With “William Leavitt: Theater Objects” the Museum of Contemporary Art (MOCA) in Los Angeles presents the first solo museum exhibition of the work of Los Angeles-based artist William Leavitt. The retrospective at MOCA Grand Avenue surveys William Leavitt’s 40-year career and includes paintings, photographs, works on paper, performances, and installations from the late 1960s to the present. The works in the individual galleries are arranged around key mixed-media installations: Forest Sound (1970), Red Velvet Flame (1974), California Patio (1972), Manta Ray (1981), Planetarium Projector (1987), Warp Engines (2009), and Cutaway View (2008).
William Leavitt was born in Washington, D.C., in 1941. He is considered as an important figure among the first generation of Conceptual artists – including Bas Jan Ader, Michael Asher, John Baldessari, Bruce Nauman, Allen Ruppersberg, Edward Ruscha, and William Wegman – that emerged in Los Angeles during the late 1960s and 1970s.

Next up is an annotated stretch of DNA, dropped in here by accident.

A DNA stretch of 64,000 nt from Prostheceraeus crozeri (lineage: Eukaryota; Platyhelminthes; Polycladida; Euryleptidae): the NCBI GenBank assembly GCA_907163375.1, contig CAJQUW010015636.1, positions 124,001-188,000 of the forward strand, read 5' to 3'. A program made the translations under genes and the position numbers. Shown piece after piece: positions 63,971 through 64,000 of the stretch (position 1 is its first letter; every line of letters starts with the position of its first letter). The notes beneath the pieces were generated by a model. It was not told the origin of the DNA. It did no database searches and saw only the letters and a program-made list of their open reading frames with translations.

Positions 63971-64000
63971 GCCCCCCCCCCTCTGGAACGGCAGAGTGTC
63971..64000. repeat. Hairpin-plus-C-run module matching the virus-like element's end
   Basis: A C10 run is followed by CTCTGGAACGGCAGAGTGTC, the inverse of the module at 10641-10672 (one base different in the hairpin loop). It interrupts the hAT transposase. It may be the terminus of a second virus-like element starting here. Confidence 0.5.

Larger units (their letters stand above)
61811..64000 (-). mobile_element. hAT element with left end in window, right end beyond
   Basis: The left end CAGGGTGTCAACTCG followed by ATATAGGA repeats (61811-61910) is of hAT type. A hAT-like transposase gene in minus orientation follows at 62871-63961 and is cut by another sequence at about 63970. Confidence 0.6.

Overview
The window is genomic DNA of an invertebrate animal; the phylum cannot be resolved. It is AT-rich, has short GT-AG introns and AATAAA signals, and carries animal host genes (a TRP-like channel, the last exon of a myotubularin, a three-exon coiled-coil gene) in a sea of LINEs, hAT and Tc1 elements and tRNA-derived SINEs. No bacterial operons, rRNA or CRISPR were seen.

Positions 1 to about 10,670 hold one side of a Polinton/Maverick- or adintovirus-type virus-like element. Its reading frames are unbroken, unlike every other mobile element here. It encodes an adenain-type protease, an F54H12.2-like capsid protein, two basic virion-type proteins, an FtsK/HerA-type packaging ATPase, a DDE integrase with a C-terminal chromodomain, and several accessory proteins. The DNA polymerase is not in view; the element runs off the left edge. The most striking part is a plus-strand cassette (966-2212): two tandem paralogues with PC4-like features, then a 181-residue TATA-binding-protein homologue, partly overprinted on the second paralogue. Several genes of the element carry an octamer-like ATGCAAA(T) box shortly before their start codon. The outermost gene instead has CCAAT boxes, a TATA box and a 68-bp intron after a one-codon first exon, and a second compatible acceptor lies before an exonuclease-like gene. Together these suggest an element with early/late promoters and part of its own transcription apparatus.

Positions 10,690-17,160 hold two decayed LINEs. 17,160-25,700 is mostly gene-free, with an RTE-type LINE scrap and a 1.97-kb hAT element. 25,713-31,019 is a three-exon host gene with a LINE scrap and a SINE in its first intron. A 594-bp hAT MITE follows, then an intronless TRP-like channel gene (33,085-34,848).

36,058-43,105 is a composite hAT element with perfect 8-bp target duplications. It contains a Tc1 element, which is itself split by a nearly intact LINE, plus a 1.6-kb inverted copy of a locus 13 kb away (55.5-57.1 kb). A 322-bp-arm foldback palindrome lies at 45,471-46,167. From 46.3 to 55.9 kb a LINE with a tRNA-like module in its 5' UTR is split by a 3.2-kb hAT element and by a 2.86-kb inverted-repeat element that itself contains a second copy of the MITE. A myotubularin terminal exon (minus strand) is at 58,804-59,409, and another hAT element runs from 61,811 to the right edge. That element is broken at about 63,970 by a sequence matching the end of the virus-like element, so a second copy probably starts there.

“A key figure associated with the emergence and foundations of conceptual art in Los Angeles during the late 1960s and 1970s, Leavitt is primarily concerned with narrative and its forms. His works employ fragments of popular and vernacular culture and modernist architecture to produce narratives that are simultaneously disjunctive and achingly familiar. The culture and atmosphere of Los Angeles has played a significant role in Leavitt’s ongoing interest in ‘the theater of the ordinary’ and the play between illusion and reality, nature and artifice that characterizes the city.”
William Leavitt: Theater Objects at The Museum of Contemporary Art MOCA Grand Avenue, Los Angeles. Media Preview, March 11, 2011.
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